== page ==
Hutch, Essar Battle Over JV
HTIL and India's Essar Teleholdings have been increasingly at odds over their joint venture -- mobile carrier Hutchison Essar -- and last week the Bombay High Court banged some heads, telling the two to resolve their disputes through an arbitration panel or out-of-court settlement.
The latest conflict centers on Hutchison Essar's acquisition of BPL Mobile Communications Ltd. (BPL Mumbai) from Essar Teleholdings. In September, the companies agreed that Hutchison Essar would take control of BPL Mumbai along with BPL Mobile Cellular Ltd. (BPL Cellular) and Essar Spacetel. Essar acquired the BPL operations last July. (See Hutch Essar Completes BPL Buy.)
The integration of BPL Cellular went off without a hitch, and the BPL Mumbai deal was scheduled to be completed on July 31. But instead, Essar Teleholdings terminated the agreement, on the pretext that HTIL failed to get regulatory approval from the Department of Telecom (DOT) and therefore has failed to meet the terms of the merger agreement. Essar has retained control of BPL Mumbai and offered to return the cash.
The DOT quickly distanced itself from the conflict, saying its approval was not necessary for the merger to go ahead and any problems with the deal are internal. HTIL, which initiated the court proceedings to try and salvage the merger, has released a statement arguing that since it's paid for BPL, Essar should transfer the shares and leave it to secure the approval.
At HTIL's request, the government processed the application to merge Hutchison Essar and BPL's operating licenses for Mumbai last week, but it has yet to approve the stake sale.
Essar thumbed its nose at Hutchison Friday, independently announcing plans to invest 1 billion Indian Rupees (US$21.48 million) to ramp up BPL's network expansion, adding 100 new cell sites by September and launching new value-added services.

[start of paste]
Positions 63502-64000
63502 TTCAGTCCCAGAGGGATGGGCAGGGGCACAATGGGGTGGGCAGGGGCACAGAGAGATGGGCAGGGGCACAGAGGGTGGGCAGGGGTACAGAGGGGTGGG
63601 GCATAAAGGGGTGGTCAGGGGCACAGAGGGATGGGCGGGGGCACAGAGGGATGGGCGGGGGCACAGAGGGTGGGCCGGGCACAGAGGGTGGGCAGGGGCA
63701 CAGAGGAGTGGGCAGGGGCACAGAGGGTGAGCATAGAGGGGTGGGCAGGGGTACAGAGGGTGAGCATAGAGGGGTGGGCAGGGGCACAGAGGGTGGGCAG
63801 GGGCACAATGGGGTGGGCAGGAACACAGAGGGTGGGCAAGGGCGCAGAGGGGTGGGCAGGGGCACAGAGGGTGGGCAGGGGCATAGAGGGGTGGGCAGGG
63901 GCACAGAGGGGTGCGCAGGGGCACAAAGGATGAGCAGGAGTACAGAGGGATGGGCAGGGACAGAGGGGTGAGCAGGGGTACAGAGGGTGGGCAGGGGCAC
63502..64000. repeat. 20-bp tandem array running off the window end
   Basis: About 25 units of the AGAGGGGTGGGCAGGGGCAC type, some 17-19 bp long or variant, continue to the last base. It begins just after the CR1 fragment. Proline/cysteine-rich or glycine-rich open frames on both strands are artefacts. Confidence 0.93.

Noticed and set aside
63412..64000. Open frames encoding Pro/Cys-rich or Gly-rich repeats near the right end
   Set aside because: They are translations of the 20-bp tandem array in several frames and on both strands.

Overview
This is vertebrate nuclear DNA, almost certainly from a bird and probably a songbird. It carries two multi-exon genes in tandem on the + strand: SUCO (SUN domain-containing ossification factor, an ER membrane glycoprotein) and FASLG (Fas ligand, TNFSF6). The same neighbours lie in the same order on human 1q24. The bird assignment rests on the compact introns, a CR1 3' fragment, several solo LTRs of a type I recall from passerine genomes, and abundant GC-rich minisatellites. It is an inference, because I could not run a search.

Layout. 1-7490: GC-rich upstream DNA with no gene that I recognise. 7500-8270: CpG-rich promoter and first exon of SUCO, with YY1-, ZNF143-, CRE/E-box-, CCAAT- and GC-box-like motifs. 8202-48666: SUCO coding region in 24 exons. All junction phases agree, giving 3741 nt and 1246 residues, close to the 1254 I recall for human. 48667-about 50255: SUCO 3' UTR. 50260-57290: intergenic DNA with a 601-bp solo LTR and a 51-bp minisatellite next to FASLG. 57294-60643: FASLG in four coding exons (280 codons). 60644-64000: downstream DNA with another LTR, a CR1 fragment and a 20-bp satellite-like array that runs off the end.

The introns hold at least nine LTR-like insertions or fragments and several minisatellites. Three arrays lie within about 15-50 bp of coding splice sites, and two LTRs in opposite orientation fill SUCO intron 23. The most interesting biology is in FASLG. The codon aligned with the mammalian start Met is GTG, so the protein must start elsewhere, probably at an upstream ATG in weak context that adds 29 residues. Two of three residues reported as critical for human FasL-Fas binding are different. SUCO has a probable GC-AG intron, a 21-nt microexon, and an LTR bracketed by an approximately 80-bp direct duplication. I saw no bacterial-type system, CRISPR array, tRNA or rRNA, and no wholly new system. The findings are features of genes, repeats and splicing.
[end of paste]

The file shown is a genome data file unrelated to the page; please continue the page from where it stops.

Essar, which holds a 33 percent stake in Hutchison Essar, has been angling for a bigger say in the management of the company -- particularly since Egyptian carrier Orascom Telecom took an indirect stake through Hutchison last year. (See Orascom Buys Hutch Stake.) It has raised security concerns about that arrangement, as Orascom reportedly has connections to Pakistan, and tensions have been simmering ever since.
Adding to the resentment, Essar recently lost out to HTIL on a bid for the Hindju family's 5.11 percent stake in Hutchison Essar. HTIL now holds a 67 percent stake in the joint venture. (See Hutch Buys More of Essar.)
On Thursday, the Bombay Court ordered an arbitration panel be set up within 30 days to handle the dispute and issued an order restraining Essar from selling BPL to a third party. Potential buyers are already circling as Mumbai is the most sought-after city for mobile carriers seeking to expand. (See Indian Mobile Set to Spread.)
India's third largest mobile carrier, Hutchison Essar reported its turnover increased to HK$7.09 billion (US$911.36 million) in the first six months of 2006, up 50.9 percent from HK$4.69 billion (US$602.86 million) in the same period last year. Subscriber numbers doubled to 17.5 million during that period. The operator now accounts for 45 percent of HTIL's turnover.
Dennis Lui, CEO of HTIL, told a conference call of investors that the company hopes to settle the issues with Essar "amicably," and that the conflict will have no impact on its plans to take Hutchison Essar public "when conditions are ripe to do so." (See Hutchison Essar Preps IPO.)
— Nicole Willing, Reporter, Light Reading